Testing can be conducted sequentially or in parallel. In sequential testing, often the easiest to implement, the various versions of the webpages are made available online for a specified time period. In parallel (split) testing, both versions are made available, and the traffic is divided between the two. The results of sequential split testing can be skewed by differing time periods and traffic patterns in which the different tests are run.
When it comes to Backpack, you are definitely not short of useful marketing features either! Backpack, put simply, is a native application which is used for managing affiliate marketing processes. Backpack allows you to seamlessly integrate affiliate programs into sales funnels, giving you enhanced power and information. With Backpack, you can effectively view your affiliate progress, view your individual affiliate profile, assess your due payments, set up commission plans and tiers, and manage your affiliate funnels.
Pros: Clickfunnels helps you build & test Marketing funnels at scale with ease. Its easy to setup & get going with your first marketing funnel. It's features like the autoresponder, A/B testing of landing page variations, is awesome. There is a great community to around it - it helps anybody with a problem & how to solve it. There are courses on using the funnel itself - which makes it probably the best education system for setting up marketing funnels & making them work for your business. There is a set of partners or service provides who can do it all you as well.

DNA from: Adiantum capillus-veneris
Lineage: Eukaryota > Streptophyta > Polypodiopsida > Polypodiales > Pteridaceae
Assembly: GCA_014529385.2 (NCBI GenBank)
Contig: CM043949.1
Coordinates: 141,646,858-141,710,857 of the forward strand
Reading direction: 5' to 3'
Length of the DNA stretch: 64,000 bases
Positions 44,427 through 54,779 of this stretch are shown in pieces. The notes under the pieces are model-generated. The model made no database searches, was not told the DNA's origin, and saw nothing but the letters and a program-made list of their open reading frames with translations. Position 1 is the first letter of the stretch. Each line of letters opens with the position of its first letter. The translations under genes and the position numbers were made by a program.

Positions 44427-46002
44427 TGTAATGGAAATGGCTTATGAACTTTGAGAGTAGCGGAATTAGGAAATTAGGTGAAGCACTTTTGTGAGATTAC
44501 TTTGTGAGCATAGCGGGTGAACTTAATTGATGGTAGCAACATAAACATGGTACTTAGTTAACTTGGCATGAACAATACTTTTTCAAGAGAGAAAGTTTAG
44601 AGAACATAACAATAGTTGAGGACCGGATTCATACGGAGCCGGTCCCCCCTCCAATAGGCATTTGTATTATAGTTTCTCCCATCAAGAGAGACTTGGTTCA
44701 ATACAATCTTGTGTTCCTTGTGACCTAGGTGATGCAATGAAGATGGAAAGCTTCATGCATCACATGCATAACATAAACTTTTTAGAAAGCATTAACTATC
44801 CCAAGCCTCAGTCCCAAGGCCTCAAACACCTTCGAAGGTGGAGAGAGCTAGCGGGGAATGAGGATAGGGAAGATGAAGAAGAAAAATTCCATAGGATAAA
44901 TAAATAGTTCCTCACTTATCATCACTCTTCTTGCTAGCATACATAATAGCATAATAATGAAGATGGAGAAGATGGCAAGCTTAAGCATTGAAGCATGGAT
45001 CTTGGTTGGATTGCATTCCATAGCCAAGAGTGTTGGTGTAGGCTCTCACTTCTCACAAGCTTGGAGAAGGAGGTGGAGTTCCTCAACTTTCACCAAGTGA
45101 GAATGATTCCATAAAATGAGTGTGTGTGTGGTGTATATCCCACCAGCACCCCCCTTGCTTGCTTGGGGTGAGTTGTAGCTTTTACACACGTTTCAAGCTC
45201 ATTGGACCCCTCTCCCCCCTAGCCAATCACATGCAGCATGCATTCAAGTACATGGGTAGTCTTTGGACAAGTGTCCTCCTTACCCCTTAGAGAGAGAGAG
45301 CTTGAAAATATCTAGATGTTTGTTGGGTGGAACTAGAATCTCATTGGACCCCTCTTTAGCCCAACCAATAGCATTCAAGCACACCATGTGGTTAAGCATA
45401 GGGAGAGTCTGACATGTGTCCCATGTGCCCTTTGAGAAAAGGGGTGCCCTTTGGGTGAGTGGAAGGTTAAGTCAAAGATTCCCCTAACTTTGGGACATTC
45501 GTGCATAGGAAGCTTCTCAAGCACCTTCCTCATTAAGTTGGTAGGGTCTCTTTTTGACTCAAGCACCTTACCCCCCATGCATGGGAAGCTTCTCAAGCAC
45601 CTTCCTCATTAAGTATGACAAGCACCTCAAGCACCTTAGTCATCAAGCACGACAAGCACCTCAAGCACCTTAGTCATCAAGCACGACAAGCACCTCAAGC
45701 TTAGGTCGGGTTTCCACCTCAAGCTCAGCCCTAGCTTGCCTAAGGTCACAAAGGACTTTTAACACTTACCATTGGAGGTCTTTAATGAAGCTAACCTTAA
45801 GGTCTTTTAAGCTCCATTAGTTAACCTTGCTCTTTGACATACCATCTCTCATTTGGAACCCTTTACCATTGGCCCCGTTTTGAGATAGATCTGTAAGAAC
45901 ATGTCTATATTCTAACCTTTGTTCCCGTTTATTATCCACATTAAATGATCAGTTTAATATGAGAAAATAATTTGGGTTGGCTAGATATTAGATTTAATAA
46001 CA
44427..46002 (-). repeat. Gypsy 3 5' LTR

Create eye catching headlines. Most good landing pages use the main headline to confirm the offer and use a sub heading for more explanation or value proposition (aka why your offer is awesome). An example might be, “Free Facebook Marketing Ebook (headline), Learn how to get more Facebook followers, likes, and engagement from our marketing gurus (sub heading).” You’ll see plenty of great landing page headlines in our examples below, and you’ll see that some invert this so that the value proposition is the headline.
The metaphor of the funnel is used because people drop away at each stage of a long sales process: for example, many of your unqualified prospects may have existing suppliers with whom they're very satisfied. Others may have needs which other competitors are better-placed to satisfy. Still, others may love your products, but not have the budget to buy them.
The sales process is not a straight line. This is why converting a lead to customer often takes its own course, and varies with business. Whether B2B or B2C sales, it’s important for sales reps to understand and visualize a lead’s journey; otherwise, they’re shooting in the dark. This is done by a series of steps which develops into what’s called the sales funnel—a concept that finds its way back to the 1890s.
Of course, I shouldn’t be editing the live version of the site. But, editing an off-line version and making the switchover is something I find tricky. My strategy when something like this happened was twofold. First, I would post on WordPress forums asking for help. And while I awaited an answer from the community, I would begin a painful trial and error process.
Prospecting and marketing are all the things you do to get people into the first of your sales funnel stages. Note that stages are broken into two or more steps wherever possible. A demo could be called a single stage, but in real life it involves a lot of things: contacting the customer, sending reminders, doing the demo, and then following up. Whatever your own sales stages look like, the support you need in managing them will be the same.